But it doesn’t have to be that way, says Dr. Matt Harris, Ed.D., Deputy Head for Learning Technology at British School Jakarta (BSJ). Used with good intentions, technology can play an extremely positive role.
At BSJ, teachers and students incorporate technology into their daily teaching and learning. Dr. Harris and his team also actively engage with parents, to emphasise the importance of their presence in their children’s lives online.
We sat down with the father of two, who hails from California, to learn how technology can offer unlimited learning possibilities, and help children gain a broader understanding of the world.
What’s your view on children’s use of technology today?
Every one of us has a different approach to using technology, and children are no exception. Some use it for entertainment and educational activities, while others use it mainly to interact with others. Technology is very powerful in helping kids to understand themselves and the world around them. These days, even the very youngest know how to look for information on the Internet, and use social media to connect with people all around the globe. Not only do they understand how to use the medium, they’ve also learned how to be articulate, how to get their message across platforms, and how to correct any communication errors that arise.
At what age should a kid be introduced to technology?
It varies between families and cultures. Because I come from the US, my views about appropriate parenting may be different from someone who grew up in Jakarta. My children were introduced to technology at the age of two, but other parents may prefer to wait until their children are older. There is no single answer to this question, but the bottom line is: discuss the matter openly as a family. Talk about the purpose of technology, the amount of time to spend on it, and what sorts of activities are allowed to take place online. If you’re not sure what’s right for you, discuss it with your children’s school or with others in your community.
How can we prevent our kids from becoming over-dependent on technology?
Developing kids’ comfort with technology is very important, since they are part of a world in which it’s pervasive. But it’s all about balance. Using a screen as the singular source of entertainment or education is not good, for anyone, so we should always combine it with other things offline. And technology use should always be intentional – be it for recreation, education, or communicating with others. Finally, parents and educators must be a part of kids’ digital world. Send your children Snapchats, friend them on facebook: whatever they’re using, you should be doing it too. They need to feel your presence, just as they do offline.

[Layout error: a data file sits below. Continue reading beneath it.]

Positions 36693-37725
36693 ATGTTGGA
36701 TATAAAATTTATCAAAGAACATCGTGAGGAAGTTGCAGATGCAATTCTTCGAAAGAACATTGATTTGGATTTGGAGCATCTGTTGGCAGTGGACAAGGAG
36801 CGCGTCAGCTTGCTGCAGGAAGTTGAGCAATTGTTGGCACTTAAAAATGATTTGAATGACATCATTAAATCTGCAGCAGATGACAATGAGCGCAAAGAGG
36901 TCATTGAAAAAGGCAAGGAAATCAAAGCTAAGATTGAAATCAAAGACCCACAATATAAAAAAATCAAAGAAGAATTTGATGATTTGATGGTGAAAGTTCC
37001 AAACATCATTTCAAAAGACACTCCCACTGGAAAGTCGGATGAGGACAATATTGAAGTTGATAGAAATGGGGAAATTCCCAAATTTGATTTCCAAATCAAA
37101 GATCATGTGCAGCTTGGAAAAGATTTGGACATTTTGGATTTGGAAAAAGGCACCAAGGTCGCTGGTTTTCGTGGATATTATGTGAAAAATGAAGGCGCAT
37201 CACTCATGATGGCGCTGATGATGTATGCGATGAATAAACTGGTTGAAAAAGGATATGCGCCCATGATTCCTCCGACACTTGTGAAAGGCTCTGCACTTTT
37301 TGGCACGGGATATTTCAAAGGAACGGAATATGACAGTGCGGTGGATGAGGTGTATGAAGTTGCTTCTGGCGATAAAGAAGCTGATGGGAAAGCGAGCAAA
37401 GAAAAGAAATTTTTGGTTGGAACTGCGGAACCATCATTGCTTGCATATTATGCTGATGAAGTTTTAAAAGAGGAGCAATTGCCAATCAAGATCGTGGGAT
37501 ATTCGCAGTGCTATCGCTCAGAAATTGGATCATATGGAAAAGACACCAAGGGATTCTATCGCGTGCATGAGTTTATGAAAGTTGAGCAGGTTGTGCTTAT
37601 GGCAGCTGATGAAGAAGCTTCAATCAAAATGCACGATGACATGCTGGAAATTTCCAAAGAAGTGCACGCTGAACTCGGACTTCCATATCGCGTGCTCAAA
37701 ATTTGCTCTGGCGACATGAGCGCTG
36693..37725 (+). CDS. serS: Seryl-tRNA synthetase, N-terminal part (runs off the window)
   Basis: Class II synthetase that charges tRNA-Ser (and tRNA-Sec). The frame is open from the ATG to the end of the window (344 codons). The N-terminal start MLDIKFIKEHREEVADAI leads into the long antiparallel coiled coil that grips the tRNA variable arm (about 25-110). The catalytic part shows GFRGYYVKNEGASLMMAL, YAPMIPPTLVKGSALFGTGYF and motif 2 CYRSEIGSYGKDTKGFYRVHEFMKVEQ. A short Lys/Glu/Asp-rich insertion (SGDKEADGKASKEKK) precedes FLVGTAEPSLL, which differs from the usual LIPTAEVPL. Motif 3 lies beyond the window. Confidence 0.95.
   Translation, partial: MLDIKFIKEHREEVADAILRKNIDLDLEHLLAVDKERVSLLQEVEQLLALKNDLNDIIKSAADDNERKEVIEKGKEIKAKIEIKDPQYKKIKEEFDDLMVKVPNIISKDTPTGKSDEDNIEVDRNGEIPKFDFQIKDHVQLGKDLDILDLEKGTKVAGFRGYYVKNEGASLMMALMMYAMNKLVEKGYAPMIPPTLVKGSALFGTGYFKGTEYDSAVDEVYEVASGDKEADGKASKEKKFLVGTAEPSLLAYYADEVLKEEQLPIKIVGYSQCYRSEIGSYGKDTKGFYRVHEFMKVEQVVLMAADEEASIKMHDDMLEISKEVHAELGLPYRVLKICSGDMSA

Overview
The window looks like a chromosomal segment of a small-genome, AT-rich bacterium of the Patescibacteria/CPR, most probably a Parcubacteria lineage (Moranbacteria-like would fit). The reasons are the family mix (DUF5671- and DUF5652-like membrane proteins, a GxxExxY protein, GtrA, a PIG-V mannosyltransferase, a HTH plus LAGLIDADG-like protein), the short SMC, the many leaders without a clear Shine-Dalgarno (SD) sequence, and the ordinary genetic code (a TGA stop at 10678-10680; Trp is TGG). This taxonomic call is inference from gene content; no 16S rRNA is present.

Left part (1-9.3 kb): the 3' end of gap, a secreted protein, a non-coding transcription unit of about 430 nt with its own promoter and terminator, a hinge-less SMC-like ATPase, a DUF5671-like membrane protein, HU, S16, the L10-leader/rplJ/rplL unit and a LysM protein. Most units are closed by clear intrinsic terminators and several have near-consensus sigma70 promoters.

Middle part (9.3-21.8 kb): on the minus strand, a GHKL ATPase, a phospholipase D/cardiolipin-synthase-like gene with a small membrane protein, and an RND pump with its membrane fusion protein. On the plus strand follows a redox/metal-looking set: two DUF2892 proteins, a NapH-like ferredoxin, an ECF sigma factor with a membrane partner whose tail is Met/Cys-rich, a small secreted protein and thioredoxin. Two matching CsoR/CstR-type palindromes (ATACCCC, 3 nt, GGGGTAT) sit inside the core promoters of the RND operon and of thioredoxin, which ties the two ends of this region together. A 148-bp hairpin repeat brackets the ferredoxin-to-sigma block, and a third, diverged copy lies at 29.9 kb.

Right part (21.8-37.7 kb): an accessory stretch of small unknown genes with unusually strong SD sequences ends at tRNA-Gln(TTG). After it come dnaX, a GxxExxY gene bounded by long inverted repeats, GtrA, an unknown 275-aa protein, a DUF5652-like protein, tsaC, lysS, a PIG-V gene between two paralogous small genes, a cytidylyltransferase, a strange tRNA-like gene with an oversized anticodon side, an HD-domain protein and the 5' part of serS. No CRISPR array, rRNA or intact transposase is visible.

What is the impact of technology on child psychology?
It would be irresponsible to ignore its impact on students’ social development. To help students define and adhere to appropriate technology use, we run a Digital Citizenship programme that covers topics such as Internet safety, relationships and cyberbullying. This programme also encourages students to develop a positive online identity, in the same ways as they establish an equivalent reputation offline. Critically, we make sure that parents are part of that discussion too.
What are some of the challenges that kids face online?
Some children can become over-reliant on technology, especially for entertainment. Poor practice tends to occur when kids are left alone to use the Internet without parental input. Computers shouldn’t reside in a study or spare bedroom; today’s mobile devices mean that families can use them together, in communal areas of the home, as a shared experience. Again, balance is the key, and we support parents and students in achieving that at home. As long as we all work together, as a strong community, we’ll be able to make sure the benefits of technology far outweigh any possible challenges.
What kind of advice would you give parents out there?
It is essential for parents to talk with their children about technology use. Communicate openly about everyone’s expectations and responsibilities, and the consequences of appropriate and inappropriate use. Provide a safe space for discussion, set the boundaries, and then come to an agreement, making sure that everyone (including you!) can stick to it. Make sure your kids know that they can always come to you if they wish to discuss something, or if problems arise. Kids will make mistakes; that is okay. You and your children can learn from them.